Dec 292008
 

It’s 1964, St. Nicholas in the Bronx. A vibrant, charismatic priest, Father Flynn, is trying to upend the school’s strict customs, which have long been fiercely guarded by Sister Aloysius Beauvier, the iron-gloved Principal who believes in the power of fear and discipline. The winds of political change are sweeping through the country, and, indeed, the school has just accepted its first black student, Donald Miller. But when Sister James, a hopeful innocent, shares with Sister Aloysius her suspicion that Father Flynn is paying too much personal attention to Donald, Sister Aloysius is galvanized to begin a crusade to both unearth the truth and expunge Flynn from the school. Now, without a shred of proof or evidence except her moral certainty, Sister Aloysius locks into a battle of wills with Father Flynn, a battle that threatens to tear apart the Church and school with devastating consequences.

Genres: Drama, Adaptation and Politics/Religion; Running Time: 1 hr. 44 min.; Release Date: December 12th, 2008 (limited); MPAA Rating: PG-13 for thematic material.

Starring: Meryl Streep, Philip Seymour Hoffman, Amy Adams, Viola Davis, Alice Drummond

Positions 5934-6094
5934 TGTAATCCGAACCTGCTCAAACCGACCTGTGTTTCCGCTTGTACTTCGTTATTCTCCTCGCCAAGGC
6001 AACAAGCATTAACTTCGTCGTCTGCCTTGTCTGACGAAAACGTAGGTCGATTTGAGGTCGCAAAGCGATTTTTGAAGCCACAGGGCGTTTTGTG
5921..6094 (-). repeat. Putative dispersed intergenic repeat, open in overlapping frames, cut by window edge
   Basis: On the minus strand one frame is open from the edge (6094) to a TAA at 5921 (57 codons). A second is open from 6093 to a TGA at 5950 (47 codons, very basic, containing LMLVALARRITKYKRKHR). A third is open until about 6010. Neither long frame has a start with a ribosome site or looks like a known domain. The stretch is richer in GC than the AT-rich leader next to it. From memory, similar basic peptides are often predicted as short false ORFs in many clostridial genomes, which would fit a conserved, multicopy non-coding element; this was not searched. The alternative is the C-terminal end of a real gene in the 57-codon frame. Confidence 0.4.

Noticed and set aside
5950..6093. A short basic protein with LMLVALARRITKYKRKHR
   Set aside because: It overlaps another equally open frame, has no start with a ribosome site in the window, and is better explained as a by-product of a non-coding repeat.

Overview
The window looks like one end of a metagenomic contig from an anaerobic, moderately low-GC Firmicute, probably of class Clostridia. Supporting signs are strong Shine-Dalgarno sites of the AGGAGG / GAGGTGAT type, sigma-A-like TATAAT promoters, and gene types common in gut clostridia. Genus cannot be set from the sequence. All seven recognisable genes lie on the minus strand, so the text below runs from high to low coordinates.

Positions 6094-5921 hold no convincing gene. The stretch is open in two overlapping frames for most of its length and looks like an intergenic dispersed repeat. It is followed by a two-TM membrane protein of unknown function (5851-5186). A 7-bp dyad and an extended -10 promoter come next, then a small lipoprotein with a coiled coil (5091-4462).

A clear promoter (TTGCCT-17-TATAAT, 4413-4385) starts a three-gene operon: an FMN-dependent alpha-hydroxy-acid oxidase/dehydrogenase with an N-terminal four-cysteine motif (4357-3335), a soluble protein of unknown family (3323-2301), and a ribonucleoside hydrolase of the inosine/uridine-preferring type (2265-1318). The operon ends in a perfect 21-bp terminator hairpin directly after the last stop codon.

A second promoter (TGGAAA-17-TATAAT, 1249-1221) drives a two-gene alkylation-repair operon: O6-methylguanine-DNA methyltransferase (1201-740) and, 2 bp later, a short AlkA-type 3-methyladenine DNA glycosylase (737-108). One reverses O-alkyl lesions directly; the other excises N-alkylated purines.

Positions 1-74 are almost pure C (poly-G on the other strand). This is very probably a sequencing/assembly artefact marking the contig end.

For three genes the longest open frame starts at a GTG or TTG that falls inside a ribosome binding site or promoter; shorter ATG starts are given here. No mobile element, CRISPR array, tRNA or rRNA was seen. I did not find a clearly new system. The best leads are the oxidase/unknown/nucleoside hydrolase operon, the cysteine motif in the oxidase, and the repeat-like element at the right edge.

Directed by: John Patrick Shanley

This is an excellent movie. While I never saw the play, I think the movie maintained the qualities of a play because of John Patrick Shanley. I felt pulled into the movie, not as a passive observer, but more like someone uncomfortably over-hearing conversations to which one should not be listening.

Hoffman pulls off one his top performances here (and think of cannon of work that comes from). He has such conviction as this priest, moments of tenderness and (possibly) righteous anger… and then those little moments, like when he suddenly asks Sister Aloysius (Streep) in the heat of their climactic argument “Have you never done wrong?” that suddenly really makes things interesting. This isn’t just bombast between two heavyweights like Hoffman and Streep, but a master’s class in subtlety, tone, the way a face looks when it tries to look controlled. This is a big performance for Streep as well, and she is perfect in the part. I am not a product of Catholic eduction, but from what I’ve heard, Streep must have some experience with it. Amy Adams has shown herself to be an excellent actress, and pulls off her part perfectly. Viola Davis has a very short part in the film, but it is critical to the story, and she teals her scene practically and goes head-to-head with Streep in one of those revelatory scenes that works on multiple levels.

Doubt will certainly be an Oscar contender, and it deserves to be there. It is an excellent drama, filmed and acted in a way that keeps the audience attention completely centered on the movie.

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